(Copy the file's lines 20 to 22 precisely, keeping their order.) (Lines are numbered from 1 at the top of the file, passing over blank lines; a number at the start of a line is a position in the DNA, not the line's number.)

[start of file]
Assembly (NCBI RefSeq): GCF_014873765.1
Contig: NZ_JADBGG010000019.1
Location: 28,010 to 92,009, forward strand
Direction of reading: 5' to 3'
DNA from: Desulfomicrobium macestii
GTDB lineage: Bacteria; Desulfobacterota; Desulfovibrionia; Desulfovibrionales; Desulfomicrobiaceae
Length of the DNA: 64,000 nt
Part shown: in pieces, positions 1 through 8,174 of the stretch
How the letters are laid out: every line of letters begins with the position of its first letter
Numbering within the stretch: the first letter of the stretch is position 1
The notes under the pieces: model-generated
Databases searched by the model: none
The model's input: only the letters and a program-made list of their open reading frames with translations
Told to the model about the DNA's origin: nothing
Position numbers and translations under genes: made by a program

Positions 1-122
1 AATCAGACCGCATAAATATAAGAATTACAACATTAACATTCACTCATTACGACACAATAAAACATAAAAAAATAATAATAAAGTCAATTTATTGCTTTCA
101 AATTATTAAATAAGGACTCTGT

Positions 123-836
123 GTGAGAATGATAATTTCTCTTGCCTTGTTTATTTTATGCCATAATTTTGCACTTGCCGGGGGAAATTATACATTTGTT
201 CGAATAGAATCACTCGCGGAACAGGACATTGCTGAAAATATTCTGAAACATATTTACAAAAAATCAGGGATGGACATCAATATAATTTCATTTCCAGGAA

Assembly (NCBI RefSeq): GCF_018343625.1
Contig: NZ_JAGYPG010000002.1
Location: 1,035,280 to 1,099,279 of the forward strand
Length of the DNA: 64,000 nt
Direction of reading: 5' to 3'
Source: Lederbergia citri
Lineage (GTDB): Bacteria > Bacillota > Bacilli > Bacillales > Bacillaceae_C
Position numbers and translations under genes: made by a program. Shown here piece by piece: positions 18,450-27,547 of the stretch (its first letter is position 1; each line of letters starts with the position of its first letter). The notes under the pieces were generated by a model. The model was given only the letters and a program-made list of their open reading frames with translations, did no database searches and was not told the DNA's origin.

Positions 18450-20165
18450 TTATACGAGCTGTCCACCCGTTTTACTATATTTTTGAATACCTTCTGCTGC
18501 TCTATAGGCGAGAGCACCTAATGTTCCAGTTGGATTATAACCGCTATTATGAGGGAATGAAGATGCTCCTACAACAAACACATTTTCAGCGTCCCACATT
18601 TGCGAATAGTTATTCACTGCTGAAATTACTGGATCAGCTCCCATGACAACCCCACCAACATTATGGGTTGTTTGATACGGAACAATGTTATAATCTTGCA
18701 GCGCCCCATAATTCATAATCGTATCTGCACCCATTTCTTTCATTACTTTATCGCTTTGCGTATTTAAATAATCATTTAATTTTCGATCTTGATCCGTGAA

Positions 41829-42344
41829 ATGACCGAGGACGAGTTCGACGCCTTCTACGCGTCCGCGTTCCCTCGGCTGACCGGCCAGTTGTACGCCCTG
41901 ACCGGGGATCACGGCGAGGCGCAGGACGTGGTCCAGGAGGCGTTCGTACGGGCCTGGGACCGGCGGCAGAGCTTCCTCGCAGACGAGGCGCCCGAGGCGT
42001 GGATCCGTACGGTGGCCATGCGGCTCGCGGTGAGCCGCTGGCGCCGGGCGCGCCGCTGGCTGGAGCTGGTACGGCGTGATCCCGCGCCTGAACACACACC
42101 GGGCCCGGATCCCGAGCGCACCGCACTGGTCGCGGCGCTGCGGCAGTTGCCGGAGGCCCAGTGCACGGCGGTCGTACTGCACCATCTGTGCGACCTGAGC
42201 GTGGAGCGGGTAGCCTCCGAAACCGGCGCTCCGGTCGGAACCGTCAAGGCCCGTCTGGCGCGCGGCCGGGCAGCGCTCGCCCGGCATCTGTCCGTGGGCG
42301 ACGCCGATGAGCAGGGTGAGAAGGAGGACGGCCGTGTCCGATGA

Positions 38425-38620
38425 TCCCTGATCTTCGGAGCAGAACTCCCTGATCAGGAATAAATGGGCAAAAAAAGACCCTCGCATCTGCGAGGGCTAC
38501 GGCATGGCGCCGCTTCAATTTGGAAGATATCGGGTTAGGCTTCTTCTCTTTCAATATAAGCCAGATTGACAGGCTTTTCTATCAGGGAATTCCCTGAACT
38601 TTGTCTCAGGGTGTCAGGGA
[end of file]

123 GTGAGAATGATAATTTCTCTTGCCTTGTTTATTTTATGCCATAATTTTGCACTTGCCGGGGGAAATTATACATTTGTT
201 CGAATAGAATCACTCGCGGAACAGGACATTGCTGAAAATATTCTGAAACATATTTACAAAAAATCAGGGATGGACATCAATATAATTTCATTTCCAGGAA

Assembly (NCBI RefSeq): GCF_018343625.1